A BigMedia’s Must-See Sports

I really hate it when BigMedia takes a terrific story idea and dilutes its fun†with needless and distracting ideology/social commentary.†Most of us patronize sports to escape the shortcomings of the real world, after all. Jim Caple of ESPN’s Page 2 today took a fun and fascinating topic — 101 of sports’ fans must-see sporting events†– and gave it what I call the ESPN treatment: a decent amount of thought and persuasiveness, some cleverness,†but also†that outlet’s†characteristic politically correct/social re-engineering/insufferable, haughty, elitist†and condescending†lecture-posturing. What should have been a wholly fun and largely frivolous, debate-provoking summer read lapses at times into†an unintended parody of MSM values . . . the ones which†are seldom shared by an important constituency –†its readers/viewers.
Well, at least Caple got out of the starting gate in OK fashion. His top 5 must-see sporting events is as follows:

  • Summer Olympics
  • World Cup
  • Winter Olympics
  • World Series
  • NCAA Subregional

Confession: no. 5, the college “Subregional,” I have no idea what that is. But the others, well, they bear the force of mass popularity behind them. You can have the World Cup, as for me soccer is chess played out on grass and patronized all too frequently by hooligans. (Rioting over 2 hours of scorelessness is understandable, but not for the reasons the Europeans and Third-Worlders do.) I was actually surprised at the high ranking for the Winter Olympics, seeing as how†little “diversity” there is among its athletes. Caple snuck one past his editor.
Caple then has the Masters in his top 10 (no. 8, which is fine); Wimbledon’s (9) ok too, so long as you’re seated at Centre Court and Maria Sharapova’s playing. His first really big error is with Michigan-Ohio State, at no. 17. I’m sorry, but that’s American Icon, almost certainly the biggest event†each year in the Midwest (that explains BigMedia’s devalue-ing it). A top 10-er for sure. ††
Hockey makes its initial appearance in Caple’s list at no. 20: The Stanley Cup playoffs. OK. You and I would have it higher, of course, but remember, this is the same outlet that ditched the NHL, and its postseason, in favor of† televised poker. And high school cheerleading competitions.

The weird distraction then begins with “The All-Africa Amputee Football Tournament,” (no. 34) contested in, yes, Sierra Leone. Huh? Novel, no? If you think soccer rioting makes for challenging spectating, try navigating machetes and land mines toward your stadium seat.
I think Caple must have sensed his being a bit in the minority with his enthusiasm for this event, cause he rationalized it with a you-must-be-a-moral-defect if you don’t agree†claim:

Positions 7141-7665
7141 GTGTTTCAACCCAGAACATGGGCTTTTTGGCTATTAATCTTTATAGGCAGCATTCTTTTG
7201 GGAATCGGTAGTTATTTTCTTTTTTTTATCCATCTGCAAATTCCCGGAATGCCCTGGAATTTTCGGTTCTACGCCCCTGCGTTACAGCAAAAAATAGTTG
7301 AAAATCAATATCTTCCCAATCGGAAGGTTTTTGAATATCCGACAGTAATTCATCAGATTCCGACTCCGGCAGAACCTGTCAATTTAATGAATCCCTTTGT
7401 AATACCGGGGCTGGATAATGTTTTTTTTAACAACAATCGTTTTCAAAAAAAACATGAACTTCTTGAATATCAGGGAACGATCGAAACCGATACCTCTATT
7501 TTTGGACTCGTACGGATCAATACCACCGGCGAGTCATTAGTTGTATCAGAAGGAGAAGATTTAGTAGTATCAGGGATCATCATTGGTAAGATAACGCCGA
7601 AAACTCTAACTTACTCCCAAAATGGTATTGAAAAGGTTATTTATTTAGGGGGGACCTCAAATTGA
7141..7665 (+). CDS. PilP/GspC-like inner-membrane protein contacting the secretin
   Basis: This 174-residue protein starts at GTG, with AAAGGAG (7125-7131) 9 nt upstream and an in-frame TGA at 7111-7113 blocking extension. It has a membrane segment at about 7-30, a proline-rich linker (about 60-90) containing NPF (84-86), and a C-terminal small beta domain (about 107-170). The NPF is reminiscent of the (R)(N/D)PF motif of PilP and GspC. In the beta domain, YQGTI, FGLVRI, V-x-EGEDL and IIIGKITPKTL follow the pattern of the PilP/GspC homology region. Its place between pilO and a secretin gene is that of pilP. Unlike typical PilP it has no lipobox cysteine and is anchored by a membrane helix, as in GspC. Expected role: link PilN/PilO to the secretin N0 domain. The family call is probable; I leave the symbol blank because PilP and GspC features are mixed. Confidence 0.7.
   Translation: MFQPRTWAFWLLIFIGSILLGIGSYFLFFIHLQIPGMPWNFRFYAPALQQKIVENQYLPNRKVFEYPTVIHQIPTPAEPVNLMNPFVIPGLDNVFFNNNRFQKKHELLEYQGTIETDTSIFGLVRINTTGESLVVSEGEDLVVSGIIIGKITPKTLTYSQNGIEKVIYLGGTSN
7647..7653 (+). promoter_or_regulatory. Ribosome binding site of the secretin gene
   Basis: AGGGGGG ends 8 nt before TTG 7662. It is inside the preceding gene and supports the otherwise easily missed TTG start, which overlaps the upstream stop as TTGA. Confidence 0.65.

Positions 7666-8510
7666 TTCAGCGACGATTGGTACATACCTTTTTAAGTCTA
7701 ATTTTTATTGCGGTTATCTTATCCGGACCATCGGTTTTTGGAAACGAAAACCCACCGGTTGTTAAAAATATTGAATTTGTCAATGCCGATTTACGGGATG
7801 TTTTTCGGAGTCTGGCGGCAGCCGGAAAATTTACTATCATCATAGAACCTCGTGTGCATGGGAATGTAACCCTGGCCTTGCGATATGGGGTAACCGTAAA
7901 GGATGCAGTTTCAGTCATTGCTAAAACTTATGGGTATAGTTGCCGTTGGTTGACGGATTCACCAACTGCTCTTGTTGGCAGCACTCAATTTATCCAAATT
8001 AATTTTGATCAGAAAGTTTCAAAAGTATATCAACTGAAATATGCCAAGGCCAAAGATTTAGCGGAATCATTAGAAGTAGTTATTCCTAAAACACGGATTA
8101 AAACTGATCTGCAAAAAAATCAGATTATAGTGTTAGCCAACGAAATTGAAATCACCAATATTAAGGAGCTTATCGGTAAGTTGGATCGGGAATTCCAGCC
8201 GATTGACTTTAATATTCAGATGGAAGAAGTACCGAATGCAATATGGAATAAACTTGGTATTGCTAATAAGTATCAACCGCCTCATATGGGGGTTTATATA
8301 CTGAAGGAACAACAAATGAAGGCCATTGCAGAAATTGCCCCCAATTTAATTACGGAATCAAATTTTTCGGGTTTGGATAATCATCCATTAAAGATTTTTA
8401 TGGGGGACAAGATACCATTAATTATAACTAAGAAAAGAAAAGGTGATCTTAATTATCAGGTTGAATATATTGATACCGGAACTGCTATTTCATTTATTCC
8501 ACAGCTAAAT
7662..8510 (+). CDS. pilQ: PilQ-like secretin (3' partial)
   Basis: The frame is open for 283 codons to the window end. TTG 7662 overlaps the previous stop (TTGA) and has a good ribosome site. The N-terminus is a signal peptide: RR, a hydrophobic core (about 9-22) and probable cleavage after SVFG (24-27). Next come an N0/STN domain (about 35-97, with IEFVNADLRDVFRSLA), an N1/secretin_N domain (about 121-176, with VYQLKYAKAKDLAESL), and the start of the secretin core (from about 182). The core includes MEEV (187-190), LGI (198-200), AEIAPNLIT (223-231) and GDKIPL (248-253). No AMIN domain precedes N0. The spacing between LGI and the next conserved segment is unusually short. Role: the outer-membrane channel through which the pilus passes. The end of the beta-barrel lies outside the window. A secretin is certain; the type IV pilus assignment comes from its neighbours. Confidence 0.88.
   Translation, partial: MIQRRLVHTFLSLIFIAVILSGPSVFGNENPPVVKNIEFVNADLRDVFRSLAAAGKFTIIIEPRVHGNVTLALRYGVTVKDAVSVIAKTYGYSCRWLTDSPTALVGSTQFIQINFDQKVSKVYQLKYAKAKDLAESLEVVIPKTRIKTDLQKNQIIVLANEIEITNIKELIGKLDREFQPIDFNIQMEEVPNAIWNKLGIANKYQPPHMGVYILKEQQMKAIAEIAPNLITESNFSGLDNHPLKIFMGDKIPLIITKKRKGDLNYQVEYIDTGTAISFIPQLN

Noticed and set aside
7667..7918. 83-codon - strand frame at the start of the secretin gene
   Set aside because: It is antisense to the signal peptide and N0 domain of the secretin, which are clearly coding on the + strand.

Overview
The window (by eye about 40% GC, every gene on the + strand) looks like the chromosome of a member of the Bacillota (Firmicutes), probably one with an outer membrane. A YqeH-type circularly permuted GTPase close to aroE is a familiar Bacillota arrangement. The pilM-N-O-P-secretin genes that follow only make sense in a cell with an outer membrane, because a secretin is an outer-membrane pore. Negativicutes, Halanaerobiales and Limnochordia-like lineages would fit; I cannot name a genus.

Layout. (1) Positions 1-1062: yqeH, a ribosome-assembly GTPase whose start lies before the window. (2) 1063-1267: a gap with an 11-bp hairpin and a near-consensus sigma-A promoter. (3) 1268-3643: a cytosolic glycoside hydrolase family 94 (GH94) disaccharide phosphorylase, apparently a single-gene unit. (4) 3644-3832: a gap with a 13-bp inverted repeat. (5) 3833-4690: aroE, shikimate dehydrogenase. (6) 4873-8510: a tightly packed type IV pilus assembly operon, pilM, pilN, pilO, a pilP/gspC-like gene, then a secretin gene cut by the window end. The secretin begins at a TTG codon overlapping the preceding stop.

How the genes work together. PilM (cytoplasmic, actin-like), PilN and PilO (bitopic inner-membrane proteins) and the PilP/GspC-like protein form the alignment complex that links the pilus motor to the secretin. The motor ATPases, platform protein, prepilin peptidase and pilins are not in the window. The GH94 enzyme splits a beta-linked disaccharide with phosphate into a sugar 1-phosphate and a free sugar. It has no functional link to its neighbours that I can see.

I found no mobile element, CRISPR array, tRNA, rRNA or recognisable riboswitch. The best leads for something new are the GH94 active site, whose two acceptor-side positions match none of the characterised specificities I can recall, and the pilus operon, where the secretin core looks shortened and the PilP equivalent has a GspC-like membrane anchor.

“The first tournament featured African war victims, six one-legged players and a one-armed goalkeeper to a side. If you need any more information than that to pique your interest, you might as well hand in your human race membership card.”

Well,†here’s mine, Jim, cause while that donneybrook is taking place I’d rather be following Tiger on the back nine at Congressional. With a beer. Actually, I’d rather be seated at a pro poker tourney†–†in the Midwest, preferably,†where I’d†be unlikely to be seated next to a warlord. ††
Question: how many have you have ever Tivo-ed a Tennessee Lady Volunteers’ basketball game? Jim Caple apparently has; it’s in his top 50 of must-see sporting events.
Maybe Jim’s negotiable on some of these PC picks. How about we replace the dunk-challenged dames with say pro beach volleyball with Gabby Reece?
Caple’s second-most desired encounter with pucks comes at no. 37: the Frozen Four. Immediately after it is a Canadiens’-Leafs’ tilt. He can keep the World Figure Skating Championships (no. 57), as I’m no big supporter of corrupt French judges, unrivaled vanity, and Will Ferrell movies that understate a sport’s excesses.
The U.S. Pond Hockey Championships sit perched at no. 66. Maybe 50 or 60 slots too low for my shinny heart, but I liked Caple’s description of them:

“How cool is this tournament, played the way hockey is meant to be played (on a frozen lake shoveled off by the players themselves)? Brian Bellows played in it after his 10-year NHL career.”

The Beanpot lands at no. 73. “Junior league hockey in small-town Canada” arrives at no. 80. And finishing off hockey’s participation in this exercise is the Minnesota†schoolboy tourney, at no. 82.
Might be fun for our readers to submit their own top 10 must-see events.†Any takers for the World Midget Female†Speed Tree Climbing Championships†in Oregon in spring? (no. 86 on Caple’s list)

This entry was posted in College Hockey, National Hockey League. Bookmark the permalink.

1 Response to A BigMedia’s Must-See Sports

  1. pepper says:

    As far as the African war victims playing in a tournament, I certainly support it on a certain level, but I’m not going to follow it religiously because I’m not a fan of the sport.
    How about women’s hockey, and initial Olympic success, since women’s b-ball was brought into it?
    In any event, ESPN could not be less relevant to me (which is why I found reference to this list only through OFB).
    On to the Canada Day free agent frenzy!

Leave a Reply

Please log in using one of these methods to post your comment:

WordPress.com Logo

You are commenting using your WordPress.com account. Log Out /  Change )

Twitter picture

You are commenting using your Twitter account. Log Out /  Change )

Facebook photo

You are commenting using your Facebook account. Log Out /  Change )

Connecting to %s